Wi-Fi is the standard for wirelessly connecting to the internet for a reason – it is fast, reliable and inexpensive. But the signal is also quite short range and can’t travel well through thick walls, so it is important to set it up correctly for best results.


Where do I put my Wi-Fi router?

Firstly, set up your router in a central location if possible, and away from furniture that may block the signal. For the very smallest care homes the Wi-Fi signal from the router itself may be enough – but in most cases additional units will be needed to ensure a good Wi-Fi signal coverage across your entire site.


Wi-Fi extenders – recommended for smaller care homes (1-9 beds)

For smaller buildings, one or more Wi-Fi ‘extenders’ may be enough to offer good Wi-Fi coverage across your care home. Devices will have to reconnect to the internet when moving out of range of the router and into the area covered by the extender. There are two main types:


  • Wi-Fi powerline extenders
    These plug into an electrical socket and use the building’s mains electricity circuit to send the signal from the router to another Wi-Fi unit plugged in somewhere else in the building. They are most useful if you have one other area on site where devices are used that would otherwise have poor coverage. They only work on the same mains circuit as the router – so may be less useful for locations that have more than one fuse box – and should not be used in shared locations where unauthorised users may be able to access the same power circuit.
  • Wi-Fi repeaters
    These connect to the existing Wi-Fi signal and amplify it to give it a better range. These are cheap and simple to set up – but need to be placed within range of an existing Wi-Fi signal, so are only suitable for use at smaller sites, and download speeds can be reduced.


Wi-Fi mesh devices – recommended for small or medium-sized care homes (10-30 beds)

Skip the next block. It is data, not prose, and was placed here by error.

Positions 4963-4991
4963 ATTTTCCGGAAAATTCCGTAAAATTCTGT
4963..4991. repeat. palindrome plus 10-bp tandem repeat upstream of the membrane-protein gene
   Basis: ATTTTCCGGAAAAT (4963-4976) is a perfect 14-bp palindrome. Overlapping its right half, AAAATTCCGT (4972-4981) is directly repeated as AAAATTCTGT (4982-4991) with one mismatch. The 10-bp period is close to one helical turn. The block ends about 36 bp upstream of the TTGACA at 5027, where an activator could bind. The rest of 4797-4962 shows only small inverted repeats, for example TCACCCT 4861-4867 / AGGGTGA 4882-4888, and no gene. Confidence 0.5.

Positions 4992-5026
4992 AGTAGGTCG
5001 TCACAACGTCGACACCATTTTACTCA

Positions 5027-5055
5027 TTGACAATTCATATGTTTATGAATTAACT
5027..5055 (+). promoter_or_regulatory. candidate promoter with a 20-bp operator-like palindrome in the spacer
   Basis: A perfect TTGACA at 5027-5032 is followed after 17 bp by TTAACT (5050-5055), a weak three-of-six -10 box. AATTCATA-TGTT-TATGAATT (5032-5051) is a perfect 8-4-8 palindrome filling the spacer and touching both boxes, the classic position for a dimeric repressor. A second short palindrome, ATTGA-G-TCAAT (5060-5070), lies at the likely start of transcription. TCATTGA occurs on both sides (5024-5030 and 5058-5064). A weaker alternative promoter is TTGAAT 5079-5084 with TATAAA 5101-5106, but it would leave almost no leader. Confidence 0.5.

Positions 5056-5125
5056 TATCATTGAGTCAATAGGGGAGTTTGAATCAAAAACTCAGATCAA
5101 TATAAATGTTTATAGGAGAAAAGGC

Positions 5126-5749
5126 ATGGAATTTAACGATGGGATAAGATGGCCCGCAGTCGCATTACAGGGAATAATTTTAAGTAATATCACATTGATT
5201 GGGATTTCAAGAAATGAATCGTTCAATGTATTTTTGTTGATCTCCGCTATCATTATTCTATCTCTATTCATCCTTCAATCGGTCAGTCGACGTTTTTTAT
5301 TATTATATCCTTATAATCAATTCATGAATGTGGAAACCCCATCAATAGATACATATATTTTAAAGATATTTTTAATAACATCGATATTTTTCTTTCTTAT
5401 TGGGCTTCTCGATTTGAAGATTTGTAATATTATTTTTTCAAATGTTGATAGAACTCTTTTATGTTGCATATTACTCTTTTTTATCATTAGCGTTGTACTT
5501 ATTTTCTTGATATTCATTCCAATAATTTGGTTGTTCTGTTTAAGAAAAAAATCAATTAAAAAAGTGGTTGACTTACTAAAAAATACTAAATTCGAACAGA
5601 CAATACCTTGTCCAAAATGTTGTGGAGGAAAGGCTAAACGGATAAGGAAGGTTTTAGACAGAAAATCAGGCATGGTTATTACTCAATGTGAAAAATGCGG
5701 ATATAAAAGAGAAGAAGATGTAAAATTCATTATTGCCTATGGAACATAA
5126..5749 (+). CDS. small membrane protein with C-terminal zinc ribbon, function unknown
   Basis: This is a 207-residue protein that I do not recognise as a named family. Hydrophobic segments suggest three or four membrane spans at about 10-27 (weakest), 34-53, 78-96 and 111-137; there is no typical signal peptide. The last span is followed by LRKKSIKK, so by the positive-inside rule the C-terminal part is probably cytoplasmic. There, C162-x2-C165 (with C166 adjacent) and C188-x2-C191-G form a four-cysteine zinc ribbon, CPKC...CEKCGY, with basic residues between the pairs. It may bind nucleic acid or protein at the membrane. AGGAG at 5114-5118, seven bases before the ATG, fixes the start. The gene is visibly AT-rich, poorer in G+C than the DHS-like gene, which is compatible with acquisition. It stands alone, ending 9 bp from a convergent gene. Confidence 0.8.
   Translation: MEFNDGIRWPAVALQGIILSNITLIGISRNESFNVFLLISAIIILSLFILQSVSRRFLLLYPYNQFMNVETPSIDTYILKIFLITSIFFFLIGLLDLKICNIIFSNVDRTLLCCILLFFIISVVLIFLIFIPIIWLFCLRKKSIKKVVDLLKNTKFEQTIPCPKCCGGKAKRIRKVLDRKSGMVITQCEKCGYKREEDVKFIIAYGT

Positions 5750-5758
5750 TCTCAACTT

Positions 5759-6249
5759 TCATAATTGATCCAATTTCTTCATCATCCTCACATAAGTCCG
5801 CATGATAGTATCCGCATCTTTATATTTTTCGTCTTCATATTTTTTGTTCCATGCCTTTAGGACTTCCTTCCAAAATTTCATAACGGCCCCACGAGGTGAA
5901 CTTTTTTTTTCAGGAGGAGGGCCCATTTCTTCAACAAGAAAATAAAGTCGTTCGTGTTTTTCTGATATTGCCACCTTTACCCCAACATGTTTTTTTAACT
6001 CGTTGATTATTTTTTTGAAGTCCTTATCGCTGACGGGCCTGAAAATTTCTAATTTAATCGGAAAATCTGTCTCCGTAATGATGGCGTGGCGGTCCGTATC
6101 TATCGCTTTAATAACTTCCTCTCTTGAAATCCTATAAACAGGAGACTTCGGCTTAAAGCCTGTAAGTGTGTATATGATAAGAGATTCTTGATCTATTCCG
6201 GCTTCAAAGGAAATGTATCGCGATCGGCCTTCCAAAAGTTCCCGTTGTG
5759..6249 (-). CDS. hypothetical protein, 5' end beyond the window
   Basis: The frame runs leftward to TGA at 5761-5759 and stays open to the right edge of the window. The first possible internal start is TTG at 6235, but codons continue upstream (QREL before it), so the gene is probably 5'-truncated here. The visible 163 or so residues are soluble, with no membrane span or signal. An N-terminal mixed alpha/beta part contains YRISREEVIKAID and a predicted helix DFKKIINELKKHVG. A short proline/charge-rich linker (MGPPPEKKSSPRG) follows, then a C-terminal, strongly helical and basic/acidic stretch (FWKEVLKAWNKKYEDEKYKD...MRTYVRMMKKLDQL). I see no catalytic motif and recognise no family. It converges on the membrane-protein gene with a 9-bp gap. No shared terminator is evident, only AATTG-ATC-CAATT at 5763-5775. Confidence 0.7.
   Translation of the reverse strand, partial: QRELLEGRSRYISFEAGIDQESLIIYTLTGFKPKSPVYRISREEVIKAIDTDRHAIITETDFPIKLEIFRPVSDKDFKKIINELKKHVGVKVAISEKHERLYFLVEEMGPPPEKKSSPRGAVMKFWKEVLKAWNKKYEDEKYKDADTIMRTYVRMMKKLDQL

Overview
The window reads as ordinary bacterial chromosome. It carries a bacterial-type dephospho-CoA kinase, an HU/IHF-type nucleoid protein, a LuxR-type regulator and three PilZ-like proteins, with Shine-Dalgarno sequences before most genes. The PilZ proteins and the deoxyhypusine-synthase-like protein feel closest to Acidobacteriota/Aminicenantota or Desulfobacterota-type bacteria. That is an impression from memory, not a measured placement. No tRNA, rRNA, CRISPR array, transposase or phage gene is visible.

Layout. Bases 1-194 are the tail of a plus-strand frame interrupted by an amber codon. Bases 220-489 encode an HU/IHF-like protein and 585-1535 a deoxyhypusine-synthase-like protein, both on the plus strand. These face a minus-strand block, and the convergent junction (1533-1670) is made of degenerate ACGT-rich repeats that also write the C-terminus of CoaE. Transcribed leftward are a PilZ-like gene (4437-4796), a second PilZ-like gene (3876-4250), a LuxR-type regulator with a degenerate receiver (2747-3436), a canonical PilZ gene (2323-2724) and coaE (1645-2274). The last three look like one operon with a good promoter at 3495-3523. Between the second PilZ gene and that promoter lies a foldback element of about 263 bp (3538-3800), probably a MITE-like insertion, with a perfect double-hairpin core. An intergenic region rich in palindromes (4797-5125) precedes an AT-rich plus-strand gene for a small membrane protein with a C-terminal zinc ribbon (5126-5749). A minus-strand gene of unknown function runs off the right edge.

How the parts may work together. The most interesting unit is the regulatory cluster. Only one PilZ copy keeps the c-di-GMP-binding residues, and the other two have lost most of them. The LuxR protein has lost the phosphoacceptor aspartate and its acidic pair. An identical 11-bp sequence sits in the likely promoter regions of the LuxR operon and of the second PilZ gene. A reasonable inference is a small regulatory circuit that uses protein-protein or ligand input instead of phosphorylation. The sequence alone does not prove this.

These units work on a similar principle to Wi-Fi extenders, repeating and amplifying the signal across your building. They have the advantage that you will not need to disconnect from the internet if you move out of range of one Wi-Fi unit and into the range of another – they act as a single seamless network. They can also offer better range than Wi-Fi repeaters. Your existing router may have compatible mesh devices available for it, but you could need to upgrade to a new router. Speak to your internet provider to find out your options.

Commercial-grade solutions – recommended for larger care homes (30+ beds)

For larger buildings, commercial-grade systems may be the most effective option. These are more expensive to set up, but offer the reliability and bandwidth (the amount of data that can be uploaded or downloaded at the same time) needed to connect a number of users across many different rooms.

They tend to work on the same basic principles as Wi-Fi extenders and Wi-Fi mesh devices, using Wi-Fi ‘access points’ spaced throughout the building. These access points are wired up to the main broadband connection using physical cabling, which makes them powerful and reliable but this also means that they will need to be professionally installed by an IT supplier.

If you feel this is the most suitable option for your organisation, first contact your local commissioner to find out if they have a recommended list of suppliers, or search for local options online.

Things to consider when choosing a commercial-grade solution include:

  • Do you want multiple separate Wi-Fi networks for staff, residents and visitors?
  • If so, do you want each network to have its own separate broadband connection (so the staff broadband connection won’t be affected by heavy resident or visitor use, for example)?
  • Do you want an ongoing contract for maintenance and/or support?